Threadworm

Strongyloides stercoralis

ORDER Rhabditida

FAMILY

Strongyloididae

TAXONOMY

Anguilla stercoralis (Bavay in Normond, 1876), In Toulon, France, on host Homo sapiens, but host from Cochin China.

OTHER COMMON NAMES English: Dwarf threadworm.

PHYSICAL CHARACTERISTICS

An important parasite of humans, primates, dogs, and other animals, being one of the smallest to inhabit the human body. Females measure from 0.079-0.098 in (2.0-2.5 mm) in length; males slightly smaller. Size of the eggs is about 0.00158 in (40 pm) in length by 0.00118 in (30 pm) in width. Both sexes have small buccal cavities and a long esophagus. Females have a cylindrical pharynx with no posterior bulb swelling. Both free-living male and female worms have a prominent rhabdiform pharynx.

DISTRIBUTION

Occur all over the world, but exist in large numbers in Southeast Asia and South America, and in Eastern Europe and in the Mediterranean region. In the United States, they are rare, al though are more prevalent in the rural southeast. (Specific distribution map not available.)

HABITAT

Found primarily in temperate climates, and to a lesser degree in tropical climates. Female worms are found in the superficial tissues of the small intestines of vertebrates, mainly humans and dogs. Males are believed not to be parasitic, but free living in the soil.

BEHAVIOR

Heterogonic lifecycle, i.e., a parasitic generation is interspersed with a free-living one. There can be multiple cycles of each phase. Females are more invasive than males. This parasite generally replicates within its definitive hosts. Females lay partially embryonated eggs that are released into the host's sub-mocosa or the intestinal lumen. Once in the external environment (after passing through the host's feces), the larvae either remain as infective stages or develop to free-living adults.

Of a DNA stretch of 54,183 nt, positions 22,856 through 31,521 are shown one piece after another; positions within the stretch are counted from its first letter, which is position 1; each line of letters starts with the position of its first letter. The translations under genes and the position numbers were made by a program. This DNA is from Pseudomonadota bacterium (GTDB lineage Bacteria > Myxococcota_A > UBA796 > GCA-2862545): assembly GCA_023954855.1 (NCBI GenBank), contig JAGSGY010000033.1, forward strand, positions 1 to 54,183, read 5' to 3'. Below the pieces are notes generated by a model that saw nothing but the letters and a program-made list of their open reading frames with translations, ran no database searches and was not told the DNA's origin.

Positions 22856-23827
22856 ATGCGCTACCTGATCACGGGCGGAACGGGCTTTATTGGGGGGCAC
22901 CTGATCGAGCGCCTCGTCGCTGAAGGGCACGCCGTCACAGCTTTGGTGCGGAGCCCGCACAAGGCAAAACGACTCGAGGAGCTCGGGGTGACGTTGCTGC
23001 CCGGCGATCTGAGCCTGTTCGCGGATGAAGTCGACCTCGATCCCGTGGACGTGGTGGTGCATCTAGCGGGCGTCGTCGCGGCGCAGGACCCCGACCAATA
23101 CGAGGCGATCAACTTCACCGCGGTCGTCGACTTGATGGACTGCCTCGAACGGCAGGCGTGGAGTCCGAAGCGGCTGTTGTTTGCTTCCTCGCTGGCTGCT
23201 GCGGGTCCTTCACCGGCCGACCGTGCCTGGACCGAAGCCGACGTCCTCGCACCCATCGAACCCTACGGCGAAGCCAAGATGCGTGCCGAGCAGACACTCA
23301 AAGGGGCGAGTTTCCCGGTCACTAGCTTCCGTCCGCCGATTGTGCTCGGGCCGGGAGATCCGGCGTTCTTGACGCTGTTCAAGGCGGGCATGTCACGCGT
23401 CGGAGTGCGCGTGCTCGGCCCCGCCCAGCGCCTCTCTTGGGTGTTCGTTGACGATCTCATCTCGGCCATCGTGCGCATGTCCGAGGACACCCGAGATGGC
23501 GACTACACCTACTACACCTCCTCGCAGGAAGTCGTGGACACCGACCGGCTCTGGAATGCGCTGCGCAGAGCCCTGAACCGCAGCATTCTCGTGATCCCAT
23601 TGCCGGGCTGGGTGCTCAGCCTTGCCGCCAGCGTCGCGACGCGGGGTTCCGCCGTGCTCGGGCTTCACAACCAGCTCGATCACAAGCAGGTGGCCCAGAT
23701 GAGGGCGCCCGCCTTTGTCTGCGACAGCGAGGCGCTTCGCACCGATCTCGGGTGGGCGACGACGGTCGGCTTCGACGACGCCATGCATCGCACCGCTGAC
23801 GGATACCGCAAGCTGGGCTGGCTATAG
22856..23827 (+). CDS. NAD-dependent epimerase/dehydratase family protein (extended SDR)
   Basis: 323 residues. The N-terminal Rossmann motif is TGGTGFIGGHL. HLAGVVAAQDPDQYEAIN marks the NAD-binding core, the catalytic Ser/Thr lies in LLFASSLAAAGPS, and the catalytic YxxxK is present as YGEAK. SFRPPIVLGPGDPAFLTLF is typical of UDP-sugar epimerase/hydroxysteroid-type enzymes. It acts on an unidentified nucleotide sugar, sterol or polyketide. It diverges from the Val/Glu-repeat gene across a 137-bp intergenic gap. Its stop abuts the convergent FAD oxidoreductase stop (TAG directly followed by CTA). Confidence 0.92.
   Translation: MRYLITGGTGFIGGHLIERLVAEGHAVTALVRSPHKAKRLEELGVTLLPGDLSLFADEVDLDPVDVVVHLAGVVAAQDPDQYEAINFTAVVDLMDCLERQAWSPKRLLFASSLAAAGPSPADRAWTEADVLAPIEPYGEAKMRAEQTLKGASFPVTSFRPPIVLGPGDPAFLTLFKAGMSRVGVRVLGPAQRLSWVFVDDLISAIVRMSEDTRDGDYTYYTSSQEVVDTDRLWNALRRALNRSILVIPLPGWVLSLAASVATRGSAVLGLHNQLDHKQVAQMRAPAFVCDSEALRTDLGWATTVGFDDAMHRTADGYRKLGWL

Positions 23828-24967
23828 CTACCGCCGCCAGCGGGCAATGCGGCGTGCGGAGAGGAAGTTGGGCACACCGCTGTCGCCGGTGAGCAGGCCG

FEEDING ECOLOGY AND DIET

As parasites, they feed off of their hosts, taking nutrients, mostly mucosa from the intestine, from various locations within the body as they travel through the circulatory system, lungs, stomach, and small intestines. As free living, they feed on organic matter, bacteria, and other nutrients in the soil.

REPRODUCTIVE BIOLOGY

Females parthenogenetic; males exist, but are only rarely found, and then only in feces. Free-living males and females mate, produce more larvae, and some of these larvae will develop into free-living larvae, while others will develop into parasitic juveniles.

CONSERVATION STATUS Not listed by the IUCN.

SIGNIFICANCE TO HUMANS

Septicemia is caused by the infection of this worm into the human body. More than 70 million people are infected, mostly in the temperate regions of the world. ♦

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